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First fuel ship allowed in Yemen as part of truce

CAIRO (AP) – A tanker carrying badly needed fuel arrived in Yemen’s blockaded port of Hodeida yesterday, as a cease-fire meant to stop the fighting in the war-torn country for two months entered its first full day.

The truce agreement, which took effect on Saturday evening, allows for shipments of fuel to arrive in Hodeida and for passenger flights to resume from the airport in the capital of Sanaa. Both Hodeida and Sanaa are held by the Houthi rebels.

The agreement comes after a significant escalation in hostilities that saw the Houthis claim several attacks across the country’s borders, targetting the United Arab Emirates and Saudi Arabia.

Spokesman for the Houthi-run oil corporation Essam al-Motwakel said the coalition allowed the vessel – carrying mazut, a low-quality fuel oil – into the port at Hodeida. The port handles about 70 per cent of Yemen’s commercial and humanitarian imports.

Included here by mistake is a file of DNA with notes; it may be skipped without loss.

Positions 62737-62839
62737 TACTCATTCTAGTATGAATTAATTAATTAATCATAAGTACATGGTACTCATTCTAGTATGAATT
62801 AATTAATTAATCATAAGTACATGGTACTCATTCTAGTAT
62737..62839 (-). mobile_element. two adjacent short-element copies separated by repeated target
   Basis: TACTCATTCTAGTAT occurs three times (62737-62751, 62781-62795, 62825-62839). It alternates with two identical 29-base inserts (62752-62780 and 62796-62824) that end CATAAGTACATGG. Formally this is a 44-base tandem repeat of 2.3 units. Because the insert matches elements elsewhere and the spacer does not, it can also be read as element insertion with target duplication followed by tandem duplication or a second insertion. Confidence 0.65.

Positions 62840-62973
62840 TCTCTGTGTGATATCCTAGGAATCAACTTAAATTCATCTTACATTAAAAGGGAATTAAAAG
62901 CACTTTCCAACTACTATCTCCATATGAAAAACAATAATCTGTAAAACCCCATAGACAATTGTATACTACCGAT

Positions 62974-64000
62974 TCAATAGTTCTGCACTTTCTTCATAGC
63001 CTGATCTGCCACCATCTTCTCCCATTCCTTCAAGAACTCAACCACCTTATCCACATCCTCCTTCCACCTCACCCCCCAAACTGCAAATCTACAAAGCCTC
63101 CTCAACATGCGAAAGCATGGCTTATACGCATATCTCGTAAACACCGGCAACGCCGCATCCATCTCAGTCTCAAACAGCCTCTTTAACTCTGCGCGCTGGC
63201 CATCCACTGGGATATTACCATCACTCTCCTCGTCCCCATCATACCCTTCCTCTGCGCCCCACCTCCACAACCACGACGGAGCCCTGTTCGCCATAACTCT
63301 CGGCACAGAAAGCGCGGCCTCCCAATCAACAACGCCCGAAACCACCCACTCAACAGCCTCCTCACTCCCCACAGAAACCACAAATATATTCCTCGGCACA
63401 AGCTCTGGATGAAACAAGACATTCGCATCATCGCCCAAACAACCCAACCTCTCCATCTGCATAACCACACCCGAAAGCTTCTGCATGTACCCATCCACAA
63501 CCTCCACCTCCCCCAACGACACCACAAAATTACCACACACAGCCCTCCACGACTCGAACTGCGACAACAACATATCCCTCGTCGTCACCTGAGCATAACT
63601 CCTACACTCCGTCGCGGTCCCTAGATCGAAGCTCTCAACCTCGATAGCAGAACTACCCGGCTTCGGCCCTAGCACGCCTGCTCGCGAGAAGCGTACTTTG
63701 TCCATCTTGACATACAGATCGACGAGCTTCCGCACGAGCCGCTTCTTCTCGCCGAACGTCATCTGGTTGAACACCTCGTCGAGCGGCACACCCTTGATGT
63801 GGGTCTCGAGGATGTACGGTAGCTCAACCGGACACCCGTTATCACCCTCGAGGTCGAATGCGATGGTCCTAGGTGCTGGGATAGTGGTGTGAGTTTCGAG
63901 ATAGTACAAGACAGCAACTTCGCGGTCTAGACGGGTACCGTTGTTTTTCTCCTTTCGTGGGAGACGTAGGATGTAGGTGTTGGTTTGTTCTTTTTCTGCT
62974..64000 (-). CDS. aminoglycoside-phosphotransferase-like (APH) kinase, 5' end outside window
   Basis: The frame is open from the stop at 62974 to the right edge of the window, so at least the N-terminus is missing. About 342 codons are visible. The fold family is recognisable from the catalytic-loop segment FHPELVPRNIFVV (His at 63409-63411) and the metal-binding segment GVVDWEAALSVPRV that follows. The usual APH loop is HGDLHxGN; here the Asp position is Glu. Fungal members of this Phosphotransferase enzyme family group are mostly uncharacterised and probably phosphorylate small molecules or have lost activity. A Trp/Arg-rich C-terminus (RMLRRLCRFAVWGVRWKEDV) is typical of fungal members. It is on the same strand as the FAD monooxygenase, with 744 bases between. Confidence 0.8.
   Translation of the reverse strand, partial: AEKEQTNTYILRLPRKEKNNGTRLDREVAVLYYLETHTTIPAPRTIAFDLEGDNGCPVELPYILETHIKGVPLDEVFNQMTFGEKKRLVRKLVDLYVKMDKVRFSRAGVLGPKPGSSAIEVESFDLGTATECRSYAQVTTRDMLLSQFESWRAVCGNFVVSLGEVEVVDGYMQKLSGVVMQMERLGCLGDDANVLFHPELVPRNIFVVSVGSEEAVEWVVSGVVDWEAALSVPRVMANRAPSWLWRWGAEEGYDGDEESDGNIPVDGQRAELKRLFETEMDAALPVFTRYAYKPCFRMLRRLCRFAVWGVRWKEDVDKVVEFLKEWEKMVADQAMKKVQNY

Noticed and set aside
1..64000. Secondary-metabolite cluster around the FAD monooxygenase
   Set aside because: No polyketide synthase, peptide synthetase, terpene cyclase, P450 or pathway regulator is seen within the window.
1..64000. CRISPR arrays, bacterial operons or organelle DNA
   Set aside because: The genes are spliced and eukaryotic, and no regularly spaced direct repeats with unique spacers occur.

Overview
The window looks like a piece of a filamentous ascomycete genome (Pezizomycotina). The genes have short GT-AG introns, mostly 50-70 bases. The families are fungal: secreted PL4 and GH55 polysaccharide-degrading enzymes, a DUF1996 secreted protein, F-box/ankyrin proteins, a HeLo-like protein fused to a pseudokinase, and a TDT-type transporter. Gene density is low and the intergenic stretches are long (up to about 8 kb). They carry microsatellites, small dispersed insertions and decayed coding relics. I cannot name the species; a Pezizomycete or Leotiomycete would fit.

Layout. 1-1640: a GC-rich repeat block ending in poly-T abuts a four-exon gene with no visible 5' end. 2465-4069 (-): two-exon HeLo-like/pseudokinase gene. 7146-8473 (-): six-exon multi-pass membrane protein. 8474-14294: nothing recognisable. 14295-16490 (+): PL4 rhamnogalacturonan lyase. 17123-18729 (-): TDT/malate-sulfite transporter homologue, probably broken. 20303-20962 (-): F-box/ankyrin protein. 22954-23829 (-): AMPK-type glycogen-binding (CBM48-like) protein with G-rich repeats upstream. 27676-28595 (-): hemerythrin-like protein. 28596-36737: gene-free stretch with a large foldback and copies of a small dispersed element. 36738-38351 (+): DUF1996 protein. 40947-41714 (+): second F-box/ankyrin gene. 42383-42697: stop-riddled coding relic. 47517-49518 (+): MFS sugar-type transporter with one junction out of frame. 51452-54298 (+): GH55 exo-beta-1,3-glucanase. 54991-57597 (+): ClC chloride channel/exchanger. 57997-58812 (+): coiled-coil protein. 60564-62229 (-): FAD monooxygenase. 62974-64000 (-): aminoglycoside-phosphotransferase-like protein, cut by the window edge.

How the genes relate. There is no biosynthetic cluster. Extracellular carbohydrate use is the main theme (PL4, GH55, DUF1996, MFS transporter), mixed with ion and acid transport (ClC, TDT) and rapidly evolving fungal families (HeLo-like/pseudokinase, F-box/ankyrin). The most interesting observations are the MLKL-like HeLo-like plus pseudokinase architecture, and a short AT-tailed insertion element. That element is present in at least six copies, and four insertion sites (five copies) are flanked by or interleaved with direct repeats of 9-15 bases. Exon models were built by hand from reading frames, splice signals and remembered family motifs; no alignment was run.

He called on United Nations (UN) envoy Hans Grundberg to work with the coalition and accelerate the arrival of other vessels to ease a longtime fuel crisis in Houthi-held areas.

During the two-month truce, the coalition will allow 18 vessels carrying fuel into the port of Hodeida, and two commercial flights a week from the Yemeni capital to Jordan and Egypt, according to a copy of the truce obtained by the Associated Press.

The UN envoy has called for both sides to agree on opening roads around Taiz and other provinces, the ceasefire document said. Taiz, which remains partially held by the forces fighting on behalf of the internationally recognised government, has been blockaded by the Houthis for years.

”The success of this initiative will depend on the warring parties’ continued commitment to implementing the truce agreement with its accompanying humanitarian measures,” Grundberg said on Saturday in announcing the truce had taken effect.

Yemenis shop at a market in Sanaa on the first day of Ramadhan. PHOTO: AFP